Because digital cameras are more like slide film than negative film (in that they tend to have a more limited tonal range), we test them in the harshest situations to see how they handle scenes with bright highlights and dark shadows, as well as what kind of sensitivity they have in low light. The shot above is designed to mimic the very harsh, contrasty effect of direct noonday sunlight, a very tough challenge for most digital cameras. (You can read details of this test here. In actual shooting conditions, be sure to use fill flash in situations like the one shown here; it's better to shoot in open shade whenever possible.)
We really like it when a camera gives us the ability to adjust contrast and saturation to our liking. It's even better when those adjustments cover a useful range, in steps small enough to allow for precise tweaks. Just as with its saturation adjustment, the Nikon Df's contrast setting meets both challenges, the contrast steps actually being a little finer than those for saturation, and thus even more to our liking.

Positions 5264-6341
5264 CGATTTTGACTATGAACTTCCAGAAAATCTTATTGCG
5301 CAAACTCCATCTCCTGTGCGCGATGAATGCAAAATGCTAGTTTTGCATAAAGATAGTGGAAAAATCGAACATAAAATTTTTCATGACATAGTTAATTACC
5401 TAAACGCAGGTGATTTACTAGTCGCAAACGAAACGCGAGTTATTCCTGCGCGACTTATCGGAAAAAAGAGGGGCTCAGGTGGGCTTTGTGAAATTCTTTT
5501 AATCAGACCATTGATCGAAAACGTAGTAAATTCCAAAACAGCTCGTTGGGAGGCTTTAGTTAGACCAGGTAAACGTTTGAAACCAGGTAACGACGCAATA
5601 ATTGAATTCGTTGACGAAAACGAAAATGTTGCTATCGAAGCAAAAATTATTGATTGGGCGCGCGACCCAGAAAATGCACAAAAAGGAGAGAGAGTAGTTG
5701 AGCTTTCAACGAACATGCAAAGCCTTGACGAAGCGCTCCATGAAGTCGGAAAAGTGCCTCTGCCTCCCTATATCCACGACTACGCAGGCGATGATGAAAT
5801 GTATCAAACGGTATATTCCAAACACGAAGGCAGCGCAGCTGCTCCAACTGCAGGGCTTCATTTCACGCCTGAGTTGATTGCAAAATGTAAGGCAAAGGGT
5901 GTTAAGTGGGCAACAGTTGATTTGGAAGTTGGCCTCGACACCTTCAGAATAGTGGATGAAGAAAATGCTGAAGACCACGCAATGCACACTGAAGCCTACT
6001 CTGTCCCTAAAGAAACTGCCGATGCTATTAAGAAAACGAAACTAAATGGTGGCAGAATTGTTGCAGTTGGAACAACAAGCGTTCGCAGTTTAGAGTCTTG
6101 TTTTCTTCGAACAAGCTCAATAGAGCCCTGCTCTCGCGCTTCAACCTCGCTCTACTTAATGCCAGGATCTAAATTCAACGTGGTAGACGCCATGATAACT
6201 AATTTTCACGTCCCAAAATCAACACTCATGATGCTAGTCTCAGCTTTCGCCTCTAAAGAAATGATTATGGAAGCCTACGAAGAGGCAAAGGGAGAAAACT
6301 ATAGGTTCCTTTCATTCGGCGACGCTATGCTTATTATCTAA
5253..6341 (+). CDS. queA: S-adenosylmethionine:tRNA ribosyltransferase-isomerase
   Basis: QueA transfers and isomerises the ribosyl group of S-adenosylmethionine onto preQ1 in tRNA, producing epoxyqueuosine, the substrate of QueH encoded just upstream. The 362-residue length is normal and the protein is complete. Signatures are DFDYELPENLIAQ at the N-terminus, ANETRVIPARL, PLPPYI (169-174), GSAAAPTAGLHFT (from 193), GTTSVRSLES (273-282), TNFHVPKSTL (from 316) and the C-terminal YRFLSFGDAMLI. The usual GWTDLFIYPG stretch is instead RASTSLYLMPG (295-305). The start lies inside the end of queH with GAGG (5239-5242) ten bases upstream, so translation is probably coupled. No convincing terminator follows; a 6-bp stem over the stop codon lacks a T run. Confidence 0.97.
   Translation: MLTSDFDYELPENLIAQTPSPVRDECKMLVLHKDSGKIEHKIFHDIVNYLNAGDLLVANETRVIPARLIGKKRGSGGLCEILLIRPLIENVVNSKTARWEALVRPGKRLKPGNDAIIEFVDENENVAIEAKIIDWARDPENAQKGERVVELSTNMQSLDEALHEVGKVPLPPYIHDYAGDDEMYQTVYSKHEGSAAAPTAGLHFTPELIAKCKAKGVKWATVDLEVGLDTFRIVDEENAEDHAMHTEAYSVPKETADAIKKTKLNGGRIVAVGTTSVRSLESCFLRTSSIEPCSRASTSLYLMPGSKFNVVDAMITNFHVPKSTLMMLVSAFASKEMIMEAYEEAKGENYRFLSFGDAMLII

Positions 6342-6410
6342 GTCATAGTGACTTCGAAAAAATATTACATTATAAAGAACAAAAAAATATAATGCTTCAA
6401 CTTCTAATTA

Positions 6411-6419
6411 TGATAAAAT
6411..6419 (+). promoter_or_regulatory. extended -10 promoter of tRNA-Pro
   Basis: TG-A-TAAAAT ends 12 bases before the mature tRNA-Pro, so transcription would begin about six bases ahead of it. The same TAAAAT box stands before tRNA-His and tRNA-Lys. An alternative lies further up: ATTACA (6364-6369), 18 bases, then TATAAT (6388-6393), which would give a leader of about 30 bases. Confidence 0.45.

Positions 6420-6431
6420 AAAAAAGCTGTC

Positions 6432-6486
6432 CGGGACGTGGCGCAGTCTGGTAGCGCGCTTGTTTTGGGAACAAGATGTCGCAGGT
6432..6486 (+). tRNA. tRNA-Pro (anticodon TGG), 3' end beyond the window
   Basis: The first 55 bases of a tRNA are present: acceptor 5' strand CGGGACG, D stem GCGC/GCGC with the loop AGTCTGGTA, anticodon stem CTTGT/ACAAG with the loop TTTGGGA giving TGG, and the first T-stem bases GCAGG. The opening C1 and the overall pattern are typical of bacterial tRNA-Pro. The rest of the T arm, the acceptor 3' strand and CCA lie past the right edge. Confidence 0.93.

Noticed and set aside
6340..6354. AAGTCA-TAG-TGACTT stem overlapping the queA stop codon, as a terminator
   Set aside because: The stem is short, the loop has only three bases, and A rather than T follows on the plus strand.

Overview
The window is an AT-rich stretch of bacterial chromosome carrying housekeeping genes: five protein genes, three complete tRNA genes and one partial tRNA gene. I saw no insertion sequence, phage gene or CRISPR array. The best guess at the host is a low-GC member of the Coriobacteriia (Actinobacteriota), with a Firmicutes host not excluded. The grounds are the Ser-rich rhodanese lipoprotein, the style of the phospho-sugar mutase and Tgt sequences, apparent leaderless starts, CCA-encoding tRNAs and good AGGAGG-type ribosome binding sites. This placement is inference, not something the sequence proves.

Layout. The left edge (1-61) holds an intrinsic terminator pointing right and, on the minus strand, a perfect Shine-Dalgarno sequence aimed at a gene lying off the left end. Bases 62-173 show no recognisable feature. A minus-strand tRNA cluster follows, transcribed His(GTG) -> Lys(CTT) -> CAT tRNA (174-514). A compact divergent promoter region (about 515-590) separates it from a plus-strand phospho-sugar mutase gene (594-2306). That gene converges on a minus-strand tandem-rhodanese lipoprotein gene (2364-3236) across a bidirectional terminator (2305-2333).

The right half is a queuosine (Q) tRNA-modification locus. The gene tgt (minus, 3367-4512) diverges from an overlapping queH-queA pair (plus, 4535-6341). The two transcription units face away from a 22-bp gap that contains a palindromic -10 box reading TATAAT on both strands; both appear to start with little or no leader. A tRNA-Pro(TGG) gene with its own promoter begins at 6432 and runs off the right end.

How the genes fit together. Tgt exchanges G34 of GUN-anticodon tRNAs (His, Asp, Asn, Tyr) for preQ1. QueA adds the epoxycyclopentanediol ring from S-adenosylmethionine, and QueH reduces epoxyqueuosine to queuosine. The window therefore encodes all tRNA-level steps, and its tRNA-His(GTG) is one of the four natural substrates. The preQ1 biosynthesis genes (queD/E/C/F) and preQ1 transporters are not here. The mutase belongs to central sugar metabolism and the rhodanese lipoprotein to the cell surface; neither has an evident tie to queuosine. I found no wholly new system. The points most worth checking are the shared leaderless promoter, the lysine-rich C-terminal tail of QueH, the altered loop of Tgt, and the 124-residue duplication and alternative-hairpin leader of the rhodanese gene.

|Contrast set to lowest,
|Contrast set to lowest,
At its lowest contrast setting, the Df did a good job of preserving highlight detail, maintaining natural-looking skin tones, and bringing nice detail out of the shadows. Overall, very good results here, especially when the contrast setting is tweaked. (This is a really tough shot; the Nikon Df does a better than average job handling it.)
|Contrast Adjustment Examples|
The series of shots above shows results with several different contrast adjustment settings, showing the minimum step size around the default, as well as both extremes. While you can see the extremes, it's hard to really evaluate contrast on small thumbnails like these, click on any thumbnail to go to the full-size image.